In 1999 Local One played an important role in defeating Mike Harris’s draconian Bill 136, a huge threat to Local One. At the time, we faced the task of harmonizing collective agreements from six former utilities that had been amalgamated into a new Toronto Hydro. Bill 136 sought to throw out existing collective agreements of unions in our situation and force us into first contract arbitration, essentially starting over. Local One waged a successful three-week strike that was an important contribution to the province-wide campaign that defeated Harris’s scheme.
Union renewal based on self-reliance, capacity-building and class struggle
Ernie and I and many others set out on a path of union renewal that continued for many years. There was much to build on. The membership had a deep awareness of their contribution to society and of their role within the labour movement, particularly as a lead local in collective bargaining.
Unlike many union renewal models hanging on two or three rigidly applied measures, the approach we took was an unfolding, comprehensive and adaptable process. Some of its features were:
* A high-capacity, workplace-based leadership group with the ability to plan, act and evaluate (and learn), not just a network of activists. The Local One Executive Board was a powerhouse, and so were the rings of other strong workplace leaders.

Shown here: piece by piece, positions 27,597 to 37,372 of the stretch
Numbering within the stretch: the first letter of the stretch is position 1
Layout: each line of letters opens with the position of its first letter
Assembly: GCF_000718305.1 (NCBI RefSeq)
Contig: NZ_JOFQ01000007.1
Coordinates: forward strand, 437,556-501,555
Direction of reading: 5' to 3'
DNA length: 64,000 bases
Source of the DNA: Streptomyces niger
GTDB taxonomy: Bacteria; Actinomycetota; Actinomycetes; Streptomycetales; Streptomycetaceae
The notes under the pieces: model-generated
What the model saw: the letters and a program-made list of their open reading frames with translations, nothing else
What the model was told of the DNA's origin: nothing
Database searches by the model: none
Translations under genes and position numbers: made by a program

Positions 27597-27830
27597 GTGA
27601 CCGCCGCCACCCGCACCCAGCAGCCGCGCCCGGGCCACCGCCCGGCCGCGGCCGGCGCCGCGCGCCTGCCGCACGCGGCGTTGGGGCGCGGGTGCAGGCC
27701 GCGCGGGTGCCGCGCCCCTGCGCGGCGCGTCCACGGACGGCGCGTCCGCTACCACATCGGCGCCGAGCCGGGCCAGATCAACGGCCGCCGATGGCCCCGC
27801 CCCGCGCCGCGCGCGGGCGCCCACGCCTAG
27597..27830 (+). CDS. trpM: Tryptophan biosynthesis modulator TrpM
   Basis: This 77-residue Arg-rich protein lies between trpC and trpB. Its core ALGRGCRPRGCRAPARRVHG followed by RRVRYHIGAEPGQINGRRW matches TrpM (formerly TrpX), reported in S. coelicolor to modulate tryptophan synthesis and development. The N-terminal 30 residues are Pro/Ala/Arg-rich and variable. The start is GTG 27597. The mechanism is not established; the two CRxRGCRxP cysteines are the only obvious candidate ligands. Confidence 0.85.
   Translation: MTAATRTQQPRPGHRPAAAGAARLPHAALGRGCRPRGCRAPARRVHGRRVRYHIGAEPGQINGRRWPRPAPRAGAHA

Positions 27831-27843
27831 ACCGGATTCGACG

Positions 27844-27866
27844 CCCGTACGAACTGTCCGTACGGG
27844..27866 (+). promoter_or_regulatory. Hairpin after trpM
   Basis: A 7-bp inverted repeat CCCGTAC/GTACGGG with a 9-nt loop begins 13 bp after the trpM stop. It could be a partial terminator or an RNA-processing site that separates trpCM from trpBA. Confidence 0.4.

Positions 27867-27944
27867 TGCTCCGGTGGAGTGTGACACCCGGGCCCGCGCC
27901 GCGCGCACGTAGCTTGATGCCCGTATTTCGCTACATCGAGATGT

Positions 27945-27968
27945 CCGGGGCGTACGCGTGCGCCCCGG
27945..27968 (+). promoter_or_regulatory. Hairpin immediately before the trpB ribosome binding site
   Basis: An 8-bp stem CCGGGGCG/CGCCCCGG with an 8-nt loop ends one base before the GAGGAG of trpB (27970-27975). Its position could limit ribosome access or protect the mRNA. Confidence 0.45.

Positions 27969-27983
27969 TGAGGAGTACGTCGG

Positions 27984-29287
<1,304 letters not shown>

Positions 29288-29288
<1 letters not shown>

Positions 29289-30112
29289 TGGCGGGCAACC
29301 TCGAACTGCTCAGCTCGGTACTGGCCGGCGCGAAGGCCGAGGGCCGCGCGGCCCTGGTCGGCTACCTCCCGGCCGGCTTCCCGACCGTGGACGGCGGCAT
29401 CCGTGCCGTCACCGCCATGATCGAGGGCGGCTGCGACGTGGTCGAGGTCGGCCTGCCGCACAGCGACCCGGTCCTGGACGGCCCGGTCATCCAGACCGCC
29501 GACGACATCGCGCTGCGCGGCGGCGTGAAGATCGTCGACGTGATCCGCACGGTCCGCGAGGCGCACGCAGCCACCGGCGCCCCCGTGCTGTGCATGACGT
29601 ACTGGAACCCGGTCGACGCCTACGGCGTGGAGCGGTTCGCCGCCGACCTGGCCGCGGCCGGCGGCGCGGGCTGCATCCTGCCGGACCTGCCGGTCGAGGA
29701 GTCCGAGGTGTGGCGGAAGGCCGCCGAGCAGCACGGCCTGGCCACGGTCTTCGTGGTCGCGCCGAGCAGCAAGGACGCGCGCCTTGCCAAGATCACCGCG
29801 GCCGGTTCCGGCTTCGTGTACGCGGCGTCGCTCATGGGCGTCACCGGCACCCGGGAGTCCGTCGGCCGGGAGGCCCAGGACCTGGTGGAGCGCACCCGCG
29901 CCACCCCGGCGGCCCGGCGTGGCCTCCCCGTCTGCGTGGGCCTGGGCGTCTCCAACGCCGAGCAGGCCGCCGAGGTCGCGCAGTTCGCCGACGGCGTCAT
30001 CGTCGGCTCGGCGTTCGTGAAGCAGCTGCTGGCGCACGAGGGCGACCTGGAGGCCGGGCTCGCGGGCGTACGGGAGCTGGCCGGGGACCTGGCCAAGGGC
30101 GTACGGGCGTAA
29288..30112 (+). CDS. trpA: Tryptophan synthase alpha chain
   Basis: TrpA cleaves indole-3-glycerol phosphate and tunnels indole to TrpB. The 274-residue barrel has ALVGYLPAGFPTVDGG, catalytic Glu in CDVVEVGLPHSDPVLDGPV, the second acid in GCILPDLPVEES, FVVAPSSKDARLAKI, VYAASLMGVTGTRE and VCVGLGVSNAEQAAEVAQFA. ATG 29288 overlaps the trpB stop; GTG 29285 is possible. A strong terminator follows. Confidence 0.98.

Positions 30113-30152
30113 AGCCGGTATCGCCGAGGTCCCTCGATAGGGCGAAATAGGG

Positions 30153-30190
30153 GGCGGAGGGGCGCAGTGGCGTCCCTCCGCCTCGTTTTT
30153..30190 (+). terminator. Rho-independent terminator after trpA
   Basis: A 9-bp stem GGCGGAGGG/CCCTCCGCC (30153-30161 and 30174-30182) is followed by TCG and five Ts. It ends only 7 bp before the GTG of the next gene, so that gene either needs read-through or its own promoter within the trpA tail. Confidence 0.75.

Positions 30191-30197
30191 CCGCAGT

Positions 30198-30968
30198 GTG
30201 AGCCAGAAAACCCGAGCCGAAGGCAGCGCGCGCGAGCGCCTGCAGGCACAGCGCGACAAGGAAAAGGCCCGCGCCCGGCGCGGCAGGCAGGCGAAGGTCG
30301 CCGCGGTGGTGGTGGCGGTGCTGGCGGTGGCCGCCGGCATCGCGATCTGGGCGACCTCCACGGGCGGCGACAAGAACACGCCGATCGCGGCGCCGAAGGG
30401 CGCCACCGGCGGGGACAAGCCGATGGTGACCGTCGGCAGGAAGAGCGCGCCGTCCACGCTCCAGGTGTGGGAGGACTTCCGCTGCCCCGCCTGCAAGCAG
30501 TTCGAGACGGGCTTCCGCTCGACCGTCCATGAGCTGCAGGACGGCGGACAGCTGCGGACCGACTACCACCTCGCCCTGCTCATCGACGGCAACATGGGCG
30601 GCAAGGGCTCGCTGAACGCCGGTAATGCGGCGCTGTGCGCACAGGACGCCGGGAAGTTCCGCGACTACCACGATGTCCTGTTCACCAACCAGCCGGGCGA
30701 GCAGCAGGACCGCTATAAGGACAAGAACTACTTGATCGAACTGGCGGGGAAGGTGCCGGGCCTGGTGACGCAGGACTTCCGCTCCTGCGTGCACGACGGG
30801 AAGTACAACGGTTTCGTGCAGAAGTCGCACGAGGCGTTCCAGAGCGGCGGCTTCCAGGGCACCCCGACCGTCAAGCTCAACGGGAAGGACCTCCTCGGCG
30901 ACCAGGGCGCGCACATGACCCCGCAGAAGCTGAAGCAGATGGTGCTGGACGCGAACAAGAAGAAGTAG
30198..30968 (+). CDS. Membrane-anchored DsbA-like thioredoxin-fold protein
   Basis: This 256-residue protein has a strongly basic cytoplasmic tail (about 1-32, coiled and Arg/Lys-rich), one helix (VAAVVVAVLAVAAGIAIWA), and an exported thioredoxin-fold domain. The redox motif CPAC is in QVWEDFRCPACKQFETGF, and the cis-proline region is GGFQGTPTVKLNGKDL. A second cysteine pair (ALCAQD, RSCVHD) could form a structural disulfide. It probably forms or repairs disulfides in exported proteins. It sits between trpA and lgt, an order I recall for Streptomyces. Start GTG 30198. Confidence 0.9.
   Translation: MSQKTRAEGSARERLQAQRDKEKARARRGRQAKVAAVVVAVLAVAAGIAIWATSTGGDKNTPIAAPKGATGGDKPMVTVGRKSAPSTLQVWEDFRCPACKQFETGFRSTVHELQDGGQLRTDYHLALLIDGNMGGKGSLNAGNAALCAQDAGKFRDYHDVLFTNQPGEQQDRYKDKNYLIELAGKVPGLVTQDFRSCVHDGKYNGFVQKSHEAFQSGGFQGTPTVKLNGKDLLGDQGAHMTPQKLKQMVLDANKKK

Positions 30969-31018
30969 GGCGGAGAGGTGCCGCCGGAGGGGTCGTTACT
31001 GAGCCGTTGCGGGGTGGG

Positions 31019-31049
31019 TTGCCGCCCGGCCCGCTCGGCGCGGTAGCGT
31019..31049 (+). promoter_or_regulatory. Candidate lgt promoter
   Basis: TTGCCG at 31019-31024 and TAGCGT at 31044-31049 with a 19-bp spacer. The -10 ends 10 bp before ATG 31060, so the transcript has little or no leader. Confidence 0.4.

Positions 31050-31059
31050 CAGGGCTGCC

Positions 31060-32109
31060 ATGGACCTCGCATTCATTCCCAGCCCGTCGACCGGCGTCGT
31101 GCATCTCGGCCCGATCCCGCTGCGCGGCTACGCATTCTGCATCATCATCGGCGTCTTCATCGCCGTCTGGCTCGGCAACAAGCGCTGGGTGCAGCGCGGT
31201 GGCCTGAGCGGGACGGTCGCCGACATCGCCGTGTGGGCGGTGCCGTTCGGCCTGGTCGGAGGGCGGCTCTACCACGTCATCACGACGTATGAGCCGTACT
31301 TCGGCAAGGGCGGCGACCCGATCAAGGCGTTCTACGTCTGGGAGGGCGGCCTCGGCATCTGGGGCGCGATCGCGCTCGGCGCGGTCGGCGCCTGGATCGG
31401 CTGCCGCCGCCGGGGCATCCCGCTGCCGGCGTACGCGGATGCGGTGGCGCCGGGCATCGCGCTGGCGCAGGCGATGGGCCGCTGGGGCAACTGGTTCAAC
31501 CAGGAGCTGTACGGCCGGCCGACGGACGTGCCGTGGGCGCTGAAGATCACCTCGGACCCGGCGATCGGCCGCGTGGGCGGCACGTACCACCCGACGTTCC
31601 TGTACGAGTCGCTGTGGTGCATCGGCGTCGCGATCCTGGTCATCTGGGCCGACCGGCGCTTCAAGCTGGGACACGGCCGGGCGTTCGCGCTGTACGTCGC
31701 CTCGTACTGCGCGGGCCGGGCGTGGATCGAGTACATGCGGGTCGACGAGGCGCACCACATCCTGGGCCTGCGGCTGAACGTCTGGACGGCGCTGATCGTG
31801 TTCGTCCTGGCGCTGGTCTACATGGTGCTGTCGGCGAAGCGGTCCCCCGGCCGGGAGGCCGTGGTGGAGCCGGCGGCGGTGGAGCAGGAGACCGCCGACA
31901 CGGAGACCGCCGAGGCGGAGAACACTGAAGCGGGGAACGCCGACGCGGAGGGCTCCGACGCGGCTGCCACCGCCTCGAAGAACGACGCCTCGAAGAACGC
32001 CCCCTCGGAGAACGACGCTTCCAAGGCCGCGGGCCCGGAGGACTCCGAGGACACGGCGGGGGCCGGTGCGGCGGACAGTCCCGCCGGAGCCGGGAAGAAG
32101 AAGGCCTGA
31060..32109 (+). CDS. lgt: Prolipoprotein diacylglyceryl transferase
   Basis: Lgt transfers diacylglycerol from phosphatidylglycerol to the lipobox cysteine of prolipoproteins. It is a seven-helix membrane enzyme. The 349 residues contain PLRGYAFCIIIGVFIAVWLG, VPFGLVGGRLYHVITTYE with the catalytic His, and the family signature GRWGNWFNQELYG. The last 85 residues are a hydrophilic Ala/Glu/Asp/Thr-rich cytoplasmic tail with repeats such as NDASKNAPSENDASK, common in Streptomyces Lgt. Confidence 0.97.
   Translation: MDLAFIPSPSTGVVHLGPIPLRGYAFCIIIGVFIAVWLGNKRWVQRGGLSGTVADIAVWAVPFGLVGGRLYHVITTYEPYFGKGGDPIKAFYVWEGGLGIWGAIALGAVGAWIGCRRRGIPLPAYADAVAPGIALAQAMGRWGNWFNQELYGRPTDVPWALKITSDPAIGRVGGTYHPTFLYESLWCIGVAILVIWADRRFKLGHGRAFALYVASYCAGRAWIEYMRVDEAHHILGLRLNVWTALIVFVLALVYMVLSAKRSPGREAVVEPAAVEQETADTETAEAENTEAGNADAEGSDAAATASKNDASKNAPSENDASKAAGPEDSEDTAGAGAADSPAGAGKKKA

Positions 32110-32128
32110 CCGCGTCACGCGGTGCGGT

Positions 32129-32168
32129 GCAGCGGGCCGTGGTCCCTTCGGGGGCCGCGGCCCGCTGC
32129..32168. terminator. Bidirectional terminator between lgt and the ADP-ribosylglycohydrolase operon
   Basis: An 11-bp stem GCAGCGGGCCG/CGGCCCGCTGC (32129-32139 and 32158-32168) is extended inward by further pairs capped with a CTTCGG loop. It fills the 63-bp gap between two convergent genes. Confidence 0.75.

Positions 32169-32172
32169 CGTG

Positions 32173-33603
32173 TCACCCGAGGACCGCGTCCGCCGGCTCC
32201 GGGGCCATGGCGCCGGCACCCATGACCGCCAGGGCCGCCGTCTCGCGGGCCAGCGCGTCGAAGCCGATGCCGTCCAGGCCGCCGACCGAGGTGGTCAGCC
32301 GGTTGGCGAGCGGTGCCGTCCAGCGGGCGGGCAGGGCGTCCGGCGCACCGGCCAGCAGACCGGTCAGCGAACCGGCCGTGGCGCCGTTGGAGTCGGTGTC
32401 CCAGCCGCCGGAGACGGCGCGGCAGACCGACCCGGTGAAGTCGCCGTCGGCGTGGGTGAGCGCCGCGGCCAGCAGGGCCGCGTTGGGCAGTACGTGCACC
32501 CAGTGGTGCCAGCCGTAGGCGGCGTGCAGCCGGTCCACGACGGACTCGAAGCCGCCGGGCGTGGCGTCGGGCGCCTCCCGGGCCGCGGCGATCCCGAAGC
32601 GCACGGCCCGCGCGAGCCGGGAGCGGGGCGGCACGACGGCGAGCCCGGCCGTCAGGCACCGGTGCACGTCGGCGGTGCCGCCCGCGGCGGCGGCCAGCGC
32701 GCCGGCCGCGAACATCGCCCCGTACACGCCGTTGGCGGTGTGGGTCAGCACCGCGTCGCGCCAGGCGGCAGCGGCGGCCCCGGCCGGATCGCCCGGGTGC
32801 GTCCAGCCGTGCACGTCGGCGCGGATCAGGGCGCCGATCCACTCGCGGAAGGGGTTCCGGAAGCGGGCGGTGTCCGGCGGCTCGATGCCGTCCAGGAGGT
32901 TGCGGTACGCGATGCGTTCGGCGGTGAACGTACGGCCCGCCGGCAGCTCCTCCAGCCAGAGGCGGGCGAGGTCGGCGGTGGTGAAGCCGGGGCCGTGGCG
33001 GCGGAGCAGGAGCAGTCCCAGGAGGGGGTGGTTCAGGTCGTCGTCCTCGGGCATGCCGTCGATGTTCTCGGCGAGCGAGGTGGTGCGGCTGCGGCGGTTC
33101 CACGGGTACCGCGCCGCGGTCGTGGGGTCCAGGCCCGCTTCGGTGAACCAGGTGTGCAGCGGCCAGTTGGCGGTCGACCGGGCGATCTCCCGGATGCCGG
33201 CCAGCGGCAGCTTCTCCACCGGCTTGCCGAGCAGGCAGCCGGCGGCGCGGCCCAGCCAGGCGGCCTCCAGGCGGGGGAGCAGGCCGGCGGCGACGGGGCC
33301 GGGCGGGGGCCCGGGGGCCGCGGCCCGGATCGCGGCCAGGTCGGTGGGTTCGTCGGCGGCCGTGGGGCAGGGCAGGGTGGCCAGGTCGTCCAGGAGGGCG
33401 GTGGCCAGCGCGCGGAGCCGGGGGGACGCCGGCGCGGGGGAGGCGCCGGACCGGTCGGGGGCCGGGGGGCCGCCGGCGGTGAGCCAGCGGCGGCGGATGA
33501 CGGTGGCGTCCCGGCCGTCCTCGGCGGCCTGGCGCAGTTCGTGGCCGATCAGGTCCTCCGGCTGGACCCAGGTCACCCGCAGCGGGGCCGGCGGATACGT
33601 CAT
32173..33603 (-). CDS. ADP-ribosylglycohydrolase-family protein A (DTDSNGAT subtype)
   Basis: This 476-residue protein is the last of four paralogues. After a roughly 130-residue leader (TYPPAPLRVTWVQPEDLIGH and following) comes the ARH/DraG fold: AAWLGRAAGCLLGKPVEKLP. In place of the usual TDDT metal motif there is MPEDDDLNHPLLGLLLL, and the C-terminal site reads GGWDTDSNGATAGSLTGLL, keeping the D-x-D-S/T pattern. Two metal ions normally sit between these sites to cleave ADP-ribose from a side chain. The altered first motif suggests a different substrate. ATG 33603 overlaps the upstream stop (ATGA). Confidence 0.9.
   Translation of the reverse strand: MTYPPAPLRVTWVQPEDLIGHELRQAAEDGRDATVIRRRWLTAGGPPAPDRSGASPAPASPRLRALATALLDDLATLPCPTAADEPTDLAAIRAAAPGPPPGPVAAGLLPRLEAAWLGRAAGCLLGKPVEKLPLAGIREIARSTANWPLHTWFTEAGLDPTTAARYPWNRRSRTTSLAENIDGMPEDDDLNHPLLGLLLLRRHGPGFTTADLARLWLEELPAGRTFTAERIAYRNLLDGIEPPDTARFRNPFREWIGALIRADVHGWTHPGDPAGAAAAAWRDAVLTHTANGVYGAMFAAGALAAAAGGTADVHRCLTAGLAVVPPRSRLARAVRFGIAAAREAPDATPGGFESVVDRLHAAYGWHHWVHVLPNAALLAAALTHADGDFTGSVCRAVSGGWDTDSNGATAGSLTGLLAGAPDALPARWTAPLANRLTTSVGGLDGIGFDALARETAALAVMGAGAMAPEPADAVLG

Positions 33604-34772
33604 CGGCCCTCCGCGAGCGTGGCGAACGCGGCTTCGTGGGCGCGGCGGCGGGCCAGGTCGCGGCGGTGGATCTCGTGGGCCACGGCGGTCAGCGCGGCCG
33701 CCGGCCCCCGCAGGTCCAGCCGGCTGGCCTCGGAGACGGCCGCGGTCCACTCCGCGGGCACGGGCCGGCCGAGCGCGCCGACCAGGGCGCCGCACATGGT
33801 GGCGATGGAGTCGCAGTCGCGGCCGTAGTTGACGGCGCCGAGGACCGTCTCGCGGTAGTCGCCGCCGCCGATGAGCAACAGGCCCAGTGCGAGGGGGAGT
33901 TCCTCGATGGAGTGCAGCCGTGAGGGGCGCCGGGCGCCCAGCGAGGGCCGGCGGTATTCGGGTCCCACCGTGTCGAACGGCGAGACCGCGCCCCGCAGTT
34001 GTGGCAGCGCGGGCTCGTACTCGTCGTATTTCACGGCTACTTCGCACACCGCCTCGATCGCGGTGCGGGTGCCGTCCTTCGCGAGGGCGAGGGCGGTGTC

* A local that was almost entirely self-servicing and self-reliant. A highly capable local leadership and strength in depth in the workplace were necessities, supported by a culture of mentoring.
* Aggressive steps to make the leadership a diverse group with much fresh blood, including women and workers of colour. It was no longer a bastion of white men, although leaders of the traditional workforce remained fully engaged.
* A tough, transparent and member-engaged approach to labour relations, featuring a single-sheet agitational union newsletter modeled on workplace ‘shop papers’ of the 1930s.
* Relentless campaigns involving work stoppages and mass bullhorn rallies outside our workplace. Some campaigns extended beyond our workplaces and achieved victories with significant impact.
* A willingness to take risks on equity issues.
* Rigorous preparation for negotiations and full strike prep every time we went to the negotiating table.